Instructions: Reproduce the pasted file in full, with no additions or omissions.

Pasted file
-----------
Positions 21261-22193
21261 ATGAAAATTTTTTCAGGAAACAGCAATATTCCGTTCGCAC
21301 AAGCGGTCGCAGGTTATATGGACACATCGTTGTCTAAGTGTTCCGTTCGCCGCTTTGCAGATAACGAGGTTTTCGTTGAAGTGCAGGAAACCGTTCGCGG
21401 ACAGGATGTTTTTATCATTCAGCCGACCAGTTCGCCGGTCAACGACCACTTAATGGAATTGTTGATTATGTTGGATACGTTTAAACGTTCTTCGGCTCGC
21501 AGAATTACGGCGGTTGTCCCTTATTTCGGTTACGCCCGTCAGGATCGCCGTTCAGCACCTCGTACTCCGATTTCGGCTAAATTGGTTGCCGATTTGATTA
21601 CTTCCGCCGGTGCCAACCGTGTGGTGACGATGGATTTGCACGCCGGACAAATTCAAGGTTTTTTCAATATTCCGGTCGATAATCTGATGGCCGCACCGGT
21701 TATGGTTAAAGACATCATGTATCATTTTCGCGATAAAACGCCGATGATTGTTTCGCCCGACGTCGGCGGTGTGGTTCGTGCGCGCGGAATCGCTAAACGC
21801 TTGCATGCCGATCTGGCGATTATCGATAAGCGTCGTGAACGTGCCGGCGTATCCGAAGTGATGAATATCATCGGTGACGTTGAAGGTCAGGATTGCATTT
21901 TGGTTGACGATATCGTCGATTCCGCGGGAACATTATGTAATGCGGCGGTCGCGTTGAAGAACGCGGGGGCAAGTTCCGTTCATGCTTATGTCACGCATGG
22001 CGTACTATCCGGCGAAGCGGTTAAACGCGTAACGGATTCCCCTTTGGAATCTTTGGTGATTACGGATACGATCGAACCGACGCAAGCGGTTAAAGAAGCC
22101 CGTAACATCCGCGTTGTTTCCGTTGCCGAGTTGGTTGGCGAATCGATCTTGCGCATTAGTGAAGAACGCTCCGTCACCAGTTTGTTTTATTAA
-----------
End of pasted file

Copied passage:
Positions 21261-22193
21261 ATGAAAATTTTTTCAGGAAACAGCAATATTCCGTTCGCAC
21301 AAGCGGTCGCAGGTTATATGGACACATCGTTGTCTAAGTGTTCCGTTCGCCGCTTTGCAGATAACGAGGTTTTCGTTGAAGTGCAGGAAACCGTTCGCGG
21401 ACAGGATGTTTTTATCATTCAGCCGACCAGTTCGCCGGTCAACGACCACTTAATGGAATTGTTGATTATGTTGGATACGTTTAAACGTTCTTCGGCTCGC
21501 AGAATTACGGCGGTTGTCCCTTATTTCGGTTACGCCCGTCAGGATCGCCGTTCAGCACCTCGTACTCCGATTTCGGCTAAATTGGTTGCCGATTTGATTA
21601 CTTCCGCCGGTGCCAACCGTGTGGTGACGATGGATTTGCACGCCGGACAAATTCAAGGTTTTTTCAATATTCCGGTCGATAATCTGATGGCCGCACCGGT
21701 TATGGTTAAAGACATCATGTATCATTTTCGCGATAAAACGCCGATGATTGTTTCGCCCGACGTCGGCGGTGTGGTTCGTGCGCGCGGAATCGCTAAACGC
21801 TTGCATGCCGATCTGGCGATTATCGATAAGCGTCGTGAACGTGCCGGCGTATCCGAAGTGATGAATATCATCGGTGACGTTGAAGGTCAGGATTGCATTT
21901 TGGTTGACGATATCGTCGATTCCGCGGGAACATTATGTAATGCGGCGGTCGCGTTGAAGAACGCGGGGGCAAGTTCCGTTCATGCTTATGTCACGCATGG
22001 CGTACTATCCGGCGAAGCGGTTAAACGCGTAACGGATTCCCCTTTGGAATCTTTGGTGATTACGGATACGATCGAACCGACGCAAGCGGTTAAAGAAGCC
22101 CGTAACATCCGCGTTGTTTCCGTTGCCGAGTTGGTTGGCGAATCGATCTTGCGCATTAGTGAAGAACGCTCCGTCACCAGTTTGTTTTATTAA